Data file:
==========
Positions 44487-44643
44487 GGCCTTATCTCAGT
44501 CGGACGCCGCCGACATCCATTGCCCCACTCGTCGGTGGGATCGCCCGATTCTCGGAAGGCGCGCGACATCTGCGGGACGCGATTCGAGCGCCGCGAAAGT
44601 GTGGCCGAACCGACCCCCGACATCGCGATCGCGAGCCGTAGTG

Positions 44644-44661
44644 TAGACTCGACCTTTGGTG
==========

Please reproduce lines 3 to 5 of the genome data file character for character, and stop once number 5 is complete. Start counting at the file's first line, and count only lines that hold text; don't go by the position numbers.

44501 CGGACGCCGCCGACATCCATTGCCCCACTCGTCGGTGGGATCGCCCGATTCTCGGAAGGCGCGCGACATCTGCGGGACGCGATTCGAGCGCCGCGAAAGT
44601 GTGGCCGAACCGACCCCCGACATCGCGATCGCGAGCCGTAGTG

Positions 44644-44661